Beating Alzheimer’s with Powers of Attorney
What if one morning you woke up too physically weak to arise from the bed or so mentally disoriented that you couldn’t put thoughts together and communicate coherently? If the natural aging process ultimately robs you of your independence, would your interests be protected?
As more Americans are living longer, many of us face increasing health issues, including Alzheimer’s disease. For example, someone in the U.S. develops Alzheimer’s every 65 seconds? Believe it or not, deaths from heart disease have actually decreased over the past ten years while deaths from Alzheimer’s and dementia have increased 145%, affecting one in every three seniors.
One way to prepare for a time when you might not be fully independent is a power of attorney (POA). This legal document acts as a kind of permission slip to give someone that you trust the authority to make decisions on your behalf. You can authorize your agent to act on your behalf immediately or choose to trigger authority upon your subsequent incapacity. Either way, this document can save substantial time, money, frustration, and embarrassment. To avoid common mistakes, here are a few things to keep in mind when creating powers of attorney.
Don’t wait to create POAs
While a heart attack or stroke can strike at any time, dementia develops slowly over many years. According to the Alzheimer’s Association, changes in the brain related to Alzheimer’s can start 20 or more years before the first symptoms become apparent.
You can only sign a POA if you are legally competent, so don’t wait to put one in place. A diagnosis that you suffer from some form of dementia such as Alzheimer’s Disease doesn’t prohibit you from signing a POA as long as you can still understand the significance of the document and the consequences of signing it.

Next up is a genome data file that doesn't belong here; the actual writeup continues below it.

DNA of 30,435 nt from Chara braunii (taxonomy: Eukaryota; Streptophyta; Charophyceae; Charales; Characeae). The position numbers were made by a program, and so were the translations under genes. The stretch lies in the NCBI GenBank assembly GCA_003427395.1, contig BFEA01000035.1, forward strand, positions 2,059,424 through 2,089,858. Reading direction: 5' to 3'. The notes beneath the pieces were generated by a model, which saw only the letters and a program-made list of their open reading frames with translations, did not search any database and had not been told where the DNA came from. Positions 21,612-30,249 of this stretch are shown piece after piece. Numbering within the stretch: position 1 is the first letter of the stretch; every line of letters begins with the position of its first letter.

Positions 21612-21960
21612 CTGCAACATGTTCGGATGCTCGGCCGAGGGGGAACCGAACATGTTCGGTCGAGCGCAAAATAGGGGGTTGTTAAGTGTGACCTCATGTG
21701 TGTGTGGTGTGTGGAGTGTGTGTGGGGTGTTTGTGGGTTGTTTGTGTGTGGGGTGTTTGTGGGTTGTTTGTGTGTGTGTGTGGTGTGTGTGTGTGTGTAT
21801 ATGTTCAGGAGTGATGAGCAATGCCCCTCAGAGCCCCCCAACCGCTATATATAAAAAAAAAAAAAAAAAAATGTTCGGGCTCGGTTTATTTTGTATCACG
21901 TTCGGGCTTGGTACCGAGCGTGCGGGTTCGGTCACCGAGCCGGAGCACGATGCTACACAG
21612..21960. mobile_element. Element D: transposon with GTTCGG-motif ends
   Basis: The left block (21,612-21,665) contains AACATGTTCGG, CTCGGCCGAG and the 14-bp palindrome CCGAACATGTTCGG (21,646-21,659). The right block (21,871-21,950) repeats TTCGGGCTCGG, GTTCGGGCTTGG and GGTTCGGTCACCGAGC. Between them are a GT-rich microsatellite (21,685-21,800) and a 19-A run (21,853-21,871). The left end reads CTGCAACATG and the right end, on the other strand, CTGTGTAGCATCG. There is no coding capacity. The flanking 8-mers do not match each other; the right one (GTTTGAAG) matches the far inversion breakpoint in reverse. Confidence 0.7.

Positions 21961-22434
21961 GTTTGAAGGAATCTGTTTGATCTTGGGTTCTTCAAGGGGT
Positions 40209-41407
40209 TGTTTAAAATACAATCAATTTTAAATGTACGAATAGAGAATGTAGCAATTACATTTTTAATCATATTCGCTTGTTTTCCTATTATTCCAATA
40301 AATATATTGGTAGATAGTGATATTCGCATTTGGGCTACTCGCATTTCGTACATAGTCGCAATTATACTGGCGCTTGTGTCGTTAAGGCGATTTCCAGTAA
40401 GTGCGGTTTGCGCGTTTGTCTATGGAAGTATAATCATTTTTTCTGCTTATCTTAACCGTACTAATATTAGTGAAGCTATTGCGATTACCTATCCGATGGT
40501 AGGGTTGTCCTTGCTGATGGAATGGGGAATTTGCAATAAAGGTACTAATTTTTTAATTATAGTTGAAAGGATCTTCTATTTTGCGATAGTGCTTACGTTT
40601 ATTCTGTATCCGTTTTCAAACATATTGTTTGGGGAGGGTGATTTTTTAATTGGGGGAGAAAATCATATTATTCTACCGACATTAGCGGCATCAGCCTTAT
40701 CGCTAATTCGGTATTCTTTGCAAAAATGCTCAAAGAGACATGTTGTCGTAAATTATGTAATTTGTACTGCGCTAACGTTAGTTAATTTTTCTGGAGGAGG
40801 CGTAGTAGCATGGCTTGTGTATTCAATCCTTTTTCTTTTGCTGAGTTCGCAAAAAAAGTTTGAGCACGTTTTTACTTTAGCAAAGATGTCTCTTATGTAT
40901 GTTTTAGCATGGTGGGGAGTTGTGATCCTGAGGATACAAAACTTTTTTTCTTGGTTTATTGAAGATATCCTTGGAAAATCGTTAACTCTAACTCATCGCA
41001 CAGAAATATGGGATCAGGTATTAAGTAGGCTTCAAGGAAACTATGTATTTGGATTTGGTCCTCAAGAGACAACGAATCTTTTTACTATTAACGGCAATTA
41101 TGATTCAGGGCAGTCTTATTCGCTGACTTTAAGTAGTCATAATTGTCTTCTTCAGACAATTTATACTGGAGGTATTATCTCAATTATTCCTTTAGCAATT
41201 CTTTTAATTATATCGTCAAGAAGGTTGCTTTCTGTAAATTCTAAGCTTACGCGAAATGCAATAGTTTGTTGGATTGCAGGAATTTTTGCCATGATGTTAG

Avoid “Do it Yourself” Forms
To save time and money, people often choose to use a power of attorney that has been downloaded from the internet. This is a recipe for disaster that can have lasting consequences for you or a loved one, especially if long-term care Medicaid or VA planning might someday be needed. An experienced attorney can help avoid those consequences by:
Tailor your POA to your needs. A power of attorney should represent the specifics of your unique circumstances. Generic internet forms are often ambiguous and lacking in needed specificity, leaving financial institutions unwilling to honor them and associated litigation more likely. Occasionally, forms sold generically across state lines aren’t legally valid under a given state’s laws of agency, but by the time this is discovered, it might be too late.
Choose the right forms. There are different types of POAs for different needs. When people try to create POAs on their own, it’s easy to use the wrong form mistakenly. For instance, if you need Medicaid planning to help cover the costs of nursing home care, a special Medicaid power of attorney is required. Otherwise, you could wind up losing out on benefits that can help cover the staggering costs of long-term care.
Make sure execution tracks state law. Another frequent problem with DIY powers of attorney is that they are signed improperly. A power of attorney form must be signed by the correct people at the correct points in the document, and these requirements can differ by state. Without the correct signatures, your POA can end up being useless when it is really needed.
Sadly, when issues with POAs are discovered, it’s usually too late to do anything about it. Once you or your loved one are already incapacitated, the only recourse which remains is the pursuit of a conservatorship through a lawsuit filed in probate court. This process can be costly, time-consuming, emotionally draining, and even embarrassing because it requires public discussion of highly personal matters.
Taking control of your future
A POA is a lot like a parachute – if you don’t have it when you need it, it’s too late. Having strong financial and medical powers of attorney in place can save you and your family endless heartache down the road by ensuring that someone trusted will be in a position to act when necessary. Please get in touch with us anytime to help make sure your POAs are set up correctly.
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